1. Not finding help here? Sign up for a free 30min tutor trial with Chegg Tutors
    Dismiss Notice
Dismiss Notice
Join Physics Forums Today!
The friendliest, high quality science and math community on the planet! Everyone who loves science is here!

Waves in wires/strings

  1. Aug 3, 2008 #1
    1. The problem statement, all variables and given/known data
    I have been writing up a Physics Experiment with working out the speed of waves in a wire.
    The wire is stretched across two points which send vibrational pulses down the wire. I am stuck with working out the Mass of the wire throw theoretical methods? hope anyone can help.....

    2. Relevant equations
    Wave speed=122ms-1
    Mass of length=?

    Wave speed=(tension T/mass per unit length)1/2

    3. The attempt at a solution
    My answer mass=.21029gm^2, just not sure if this is right, it sounds to light for the length of the wire. hope anyone has any ideas ;)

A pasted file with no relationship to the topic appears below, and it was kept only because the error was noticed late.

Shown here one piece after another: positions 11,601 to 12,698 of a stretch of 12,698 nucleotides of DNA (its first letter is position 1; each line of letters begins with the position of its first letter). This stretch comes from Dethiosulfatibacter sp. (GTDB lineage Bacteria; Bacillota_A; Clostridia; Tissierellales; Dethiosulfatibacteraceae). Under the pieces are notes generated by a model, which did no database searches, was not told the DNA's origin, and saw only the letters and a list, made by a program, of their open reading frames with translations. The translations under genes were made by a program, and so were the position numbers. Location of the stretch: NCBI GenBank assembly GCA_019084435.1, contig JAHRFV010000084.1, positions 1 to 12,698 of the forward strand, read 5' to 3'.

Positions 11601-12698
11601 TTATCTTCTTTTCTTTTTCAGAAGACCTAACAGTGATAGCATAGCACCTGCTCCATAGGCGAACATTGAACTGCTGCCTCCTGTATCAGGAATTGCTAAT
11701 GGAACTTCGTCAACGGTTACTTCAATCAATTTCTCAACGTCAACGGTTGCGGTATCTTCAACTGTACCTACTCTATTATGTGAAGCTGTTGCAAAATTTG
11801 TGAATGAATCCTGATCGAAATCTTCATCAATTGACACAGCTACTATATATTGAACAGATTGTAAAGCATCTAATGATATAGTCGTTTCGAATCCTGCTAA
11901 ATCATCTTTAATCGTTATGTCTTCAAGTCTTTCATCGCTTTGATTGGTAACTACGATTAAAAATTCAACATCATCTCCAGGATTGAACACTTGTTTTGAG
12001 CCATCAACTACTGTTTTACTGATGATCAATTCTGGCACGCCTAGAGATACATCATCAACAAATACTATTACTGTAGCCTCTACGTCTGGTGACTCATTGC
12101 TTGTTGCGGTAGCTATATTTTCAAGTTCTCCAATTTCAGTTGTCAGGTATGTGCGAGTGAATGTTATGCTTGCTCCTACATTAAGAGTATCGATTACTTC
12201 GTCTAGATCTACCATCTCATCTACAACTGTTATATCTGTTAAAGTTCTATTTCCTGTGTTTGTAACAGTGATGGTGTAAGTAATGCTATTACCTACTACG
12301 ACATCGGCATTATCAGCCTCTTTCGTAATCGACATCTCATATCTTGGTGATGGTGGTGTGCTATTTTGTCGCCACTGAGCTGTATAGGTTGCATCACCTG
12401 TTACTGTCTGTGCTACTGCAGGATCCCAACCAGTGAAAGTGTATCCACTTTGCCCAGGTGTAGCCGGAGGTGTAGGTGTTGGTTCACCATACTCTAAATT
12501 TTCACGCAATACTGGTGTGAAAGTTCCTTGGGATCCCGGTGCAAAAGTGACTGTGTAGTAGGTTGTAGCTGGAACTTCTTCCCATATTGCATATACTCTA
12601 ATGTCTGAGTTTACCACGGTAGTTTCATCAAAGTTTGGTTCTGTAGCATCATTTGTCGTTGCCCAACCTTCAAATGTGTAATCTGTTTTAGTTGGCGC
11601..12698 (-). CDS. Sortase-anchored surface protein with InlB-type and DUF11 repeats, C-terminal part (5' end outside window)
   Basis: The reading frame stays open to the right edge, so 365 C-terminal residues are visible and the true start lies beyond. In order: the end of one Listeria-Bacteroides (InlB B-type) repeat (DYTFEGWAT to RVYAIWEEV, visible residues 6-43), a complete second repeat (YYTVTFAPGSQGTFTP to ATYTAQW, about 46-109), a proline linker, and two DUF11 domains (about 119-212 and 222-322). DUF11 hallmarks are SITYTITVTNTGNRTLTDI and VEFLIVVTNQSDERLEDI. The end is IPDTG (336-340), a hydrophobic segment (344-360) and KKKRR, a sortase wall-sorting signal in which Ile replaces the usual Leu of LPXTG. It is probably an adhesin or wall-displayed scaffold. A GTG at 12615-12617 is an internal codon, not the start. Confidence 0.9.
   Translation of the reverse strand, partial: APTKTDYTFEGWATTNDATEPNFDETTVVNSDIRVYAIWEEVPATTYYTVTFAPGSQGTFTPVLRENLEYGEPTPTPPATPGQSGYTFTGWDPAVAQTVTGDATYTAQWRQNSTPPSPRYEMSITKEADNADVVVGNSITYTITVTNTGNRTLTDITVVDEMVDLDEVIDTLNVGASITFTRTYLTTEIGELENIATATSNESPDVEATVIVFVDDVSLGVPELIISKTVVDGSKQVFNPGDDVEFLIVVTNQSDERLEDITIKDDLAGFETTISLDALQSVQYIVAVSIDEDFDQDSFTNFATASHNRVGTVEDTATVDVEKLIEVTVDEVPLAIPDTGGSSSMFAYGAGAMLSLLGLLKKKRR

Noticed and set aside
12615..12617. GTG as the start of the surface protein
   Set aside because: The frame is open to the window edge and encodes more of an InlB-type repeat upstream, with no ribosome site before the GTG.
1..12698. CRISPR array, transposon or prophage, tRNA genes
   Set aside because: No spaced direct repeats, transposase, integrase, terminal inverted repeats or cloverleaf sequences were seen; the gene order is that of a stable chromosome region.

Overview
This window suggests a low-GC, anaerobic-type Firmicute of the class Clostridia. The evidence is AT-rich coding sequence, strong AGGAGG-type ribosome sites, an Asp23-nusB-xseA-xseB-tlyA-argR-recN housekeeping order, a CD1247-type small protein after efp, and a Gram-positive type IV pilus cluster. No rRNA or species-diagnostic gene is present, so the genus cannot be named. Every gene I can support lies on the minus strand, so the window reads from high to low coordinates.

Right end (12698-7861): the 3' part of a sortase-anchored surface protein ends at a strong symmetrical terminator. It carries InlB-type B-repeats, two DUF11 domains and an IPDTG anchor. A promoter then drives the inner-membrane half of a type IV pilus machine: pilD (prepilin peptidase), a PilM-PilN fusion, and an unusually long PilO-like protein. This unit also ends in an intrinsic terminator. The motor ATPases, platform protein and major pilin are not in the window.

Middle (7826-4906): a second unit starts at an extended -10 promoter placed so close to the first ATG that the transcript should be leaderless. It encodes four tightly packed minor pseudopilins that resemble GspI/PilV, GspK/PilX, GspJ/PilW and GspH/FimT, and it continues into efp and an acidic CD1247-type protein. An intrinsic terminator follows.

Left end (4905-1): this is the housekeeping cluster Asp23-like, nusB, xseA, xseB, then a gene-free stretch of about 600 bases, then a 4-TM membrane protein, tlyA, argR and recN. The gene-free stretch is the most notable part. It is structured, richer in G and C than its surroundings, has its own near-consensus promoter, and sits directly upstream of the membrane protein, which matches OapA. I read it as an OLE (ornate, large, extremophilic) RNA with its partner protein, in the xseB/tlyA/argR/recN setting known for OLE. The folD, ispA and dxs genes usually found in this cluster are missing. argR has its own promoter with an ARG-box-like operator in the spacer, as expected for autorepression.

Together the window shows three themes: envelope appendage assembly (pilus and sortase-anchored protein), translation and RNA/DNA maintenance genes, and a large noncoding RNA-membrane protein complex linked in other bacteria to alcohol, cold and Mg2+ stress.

2. jcsd
  3. Aug 3, 2008 #2


    User Avatar
    Staff Emeritus
    Science Advisor
    Gold Member

    You need to pay better attention to your units. How could the wire have a mass in g 2? is not mass just grams? Also in your post you give the Tension in N 1/2 ??? What is that?

    All you need do is solve your given expression for mass per unit length. This quantity will have units of [itex] \frac {kg} m [/itex]. Then multiply by your length to get a result in kg.
  4. Aug 3, 2008 #3
    right I see what you mean, sorry about N 1/2 i meant the tension is in newtons to the power of a half, but i understand why i went wrong, thanks for the help. Cheers Intergral
Know someone interested in this topic? Share this thread via Reddit, Google+, Twitter, or Facebook

Have something to add?

Similar Discussions: Waves in wires/strings
  1. Wave on a wire (Replies: 7)

  2. Waves on a string. (Replies: 3)

  3. Waves on a string (Replies: 3)

  4. Waves in a string (Replies: 1)

  5. Waves on a string (Replies: 4)